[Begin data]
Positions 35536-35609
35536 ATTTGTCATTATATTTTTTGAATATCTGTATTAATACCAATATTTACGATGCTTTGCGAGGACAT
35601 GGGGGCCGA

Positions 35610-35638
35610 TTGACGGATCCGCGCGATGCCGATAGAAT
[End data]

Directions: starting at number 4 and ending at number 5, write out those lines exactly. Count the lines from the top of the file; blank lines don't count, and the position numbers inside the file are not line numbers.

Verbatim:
Positions 35610-35638
35610 TTGACGGATCCGCGCGATGCCGATAGAAT